PW 1 then went outside to the broken pieces of glass which fell from the accused’s bedroom. There he saw a knife and a knife sharpner. In that vicinity, PW 1 noticed a small opening on the lawn. His intention was to find any evidence or traces that something had jumped out or fallen from the accused’s window, which according to his estimation was about (5) metres from the ground. Looking at the small mark on the lawn opposite the accused’s window, PW 1 formed the opinion that no human being could have jumped from that window and that had that be so, a clear and big visible mark would have been left on the ground.


Next to where the knife and sharpner were, PW 1 noticed some marks in the flowerbed, which appeared to have been tilled recently. The marks were not footmarks and PW 1 was unable to ascertain the type of marks. PW 1 then went to inspect the wall fence around the entire property to see if there was any area of the wall that had been broken. The wall was intact. A search for marks armed on the wall suggestive of a person having entered or exited the premises also yielded nothing. PW 1 also went outside the property in order to inspect the wall and again, he saw no indication whatsoever that the wall had been broken or scaled, as there were no marks to indicate such.


PW1 then raised the Mbabane Police Station over radio and requested that they call the scenes of crime and CID officers to attend to the scene for purposes of investigation, examination and collecting of the necessary evidence. The witness proceeded to describe both the knife and sharpner as silver and that they looked like they are for domestic use. He estimated the knife to be about 15-20cm. According to him, the sharpner was shorter. The knife and sharpner were marked Exhibits 1 and 2 respectively.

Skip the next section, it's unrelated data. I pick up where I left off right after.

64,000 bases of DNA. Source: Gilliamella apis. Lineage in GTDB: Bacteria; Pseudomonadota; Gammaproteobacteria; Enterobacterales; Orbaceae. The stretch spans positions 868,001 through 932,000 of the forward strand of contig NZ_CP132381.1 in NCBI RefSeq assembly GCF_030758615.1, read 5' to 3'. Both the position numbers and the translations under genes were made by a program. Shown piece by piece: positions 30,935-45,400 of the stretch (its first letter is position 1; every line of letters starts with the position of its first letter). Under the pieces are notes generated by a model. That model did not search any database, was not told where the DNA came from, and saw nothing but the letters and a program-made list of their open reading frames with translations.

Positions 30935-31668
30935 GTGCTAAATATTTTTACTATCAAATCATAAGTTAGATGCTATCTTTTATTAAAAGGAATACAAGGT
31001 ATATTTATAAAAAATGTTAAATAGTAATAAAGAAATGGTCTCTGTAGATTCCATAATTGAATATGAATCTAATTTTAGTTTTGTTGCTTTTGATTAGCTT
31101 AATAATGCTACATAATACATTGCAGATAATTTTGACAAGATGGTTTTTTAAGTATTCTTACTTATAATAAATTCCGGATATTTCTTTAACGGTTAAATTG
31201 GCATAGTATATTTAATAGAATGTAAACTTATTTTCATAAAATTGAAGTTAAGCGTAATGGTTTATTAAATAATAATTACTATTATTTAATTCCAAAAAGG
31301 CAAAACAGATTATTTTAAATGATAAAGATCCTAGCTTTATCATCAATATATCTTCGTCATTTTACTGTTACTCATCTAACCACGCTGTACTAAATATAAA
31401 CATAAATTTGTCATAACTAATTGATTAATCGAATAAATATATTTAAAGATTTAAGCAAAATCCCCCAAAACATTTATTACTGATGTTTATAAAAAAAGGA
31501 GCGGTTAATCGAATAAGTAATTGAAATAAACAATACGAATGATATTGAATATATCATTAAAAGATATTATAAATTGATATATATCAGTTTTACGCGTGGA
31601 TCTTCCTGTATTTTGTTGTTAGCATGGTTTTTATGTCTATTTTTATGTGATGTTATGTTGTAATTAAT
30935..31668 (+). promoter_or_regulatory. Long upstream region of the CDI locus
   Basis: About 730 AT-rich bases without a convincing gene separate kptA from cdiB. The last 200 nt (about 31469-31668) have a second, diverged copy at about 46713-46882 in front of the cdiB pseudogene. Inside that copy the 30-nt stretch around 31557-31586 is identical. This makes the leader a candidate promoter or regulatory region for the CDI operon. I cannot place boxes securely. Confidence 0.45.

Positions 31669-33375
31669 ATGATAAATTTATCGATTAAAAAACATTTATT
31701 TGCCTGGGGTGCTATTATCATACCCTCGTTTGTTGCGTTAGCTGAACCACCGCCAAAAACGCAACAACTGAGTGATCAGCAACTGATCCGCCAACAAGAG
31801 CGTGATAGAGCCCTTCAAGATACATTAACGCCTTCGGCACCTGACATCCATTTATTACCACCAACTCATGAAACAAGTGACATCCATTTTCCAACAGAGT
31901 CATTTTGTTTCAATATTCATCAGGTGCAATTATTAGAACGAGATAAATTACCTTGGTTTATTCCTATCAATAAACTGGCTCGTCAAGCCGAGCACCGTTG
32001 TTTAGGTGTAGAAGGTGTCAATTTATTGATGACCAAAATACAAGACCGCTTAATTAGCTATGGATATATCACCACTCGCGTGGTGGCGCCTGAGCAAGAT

PW 1 proceed to testify that the accused was in the house at that time and he was being attended by a Doctor as he was said to have sustained certain injuries. This witness proceeded to describe the gate, the electric wire on top of the wall fence. He confirmed that the scenes of crime officer Sgt. Magagula arrived whilst he PW 1 was there. Magagula inspected the scene and took some photographs of the scene.


PW 1 was cross-examined at some length. He testified that he went to the scene at 4h30 and arrived there when it was going for 05h00 and that there was enough light then. He found 3226 Constable Mtsimunye and 3698 Constable Kunene already at the scene as he had instructed them earlier to go and find the scene which they did and reported its location to him.


PW 1 was asked if he or any Police Officer took possession of the pillow, pillowcases, sheets and the blankets for forensic investigation. He told the Court that he had not done it but was not aware if it was done and if so by whom. He was also unaware of what had happened to Tanya’s clothes. It was put to PW 1 that the main electronic gate was capable of being pulled easily open by hand. This the witness did not know and did not test whether it operated properly.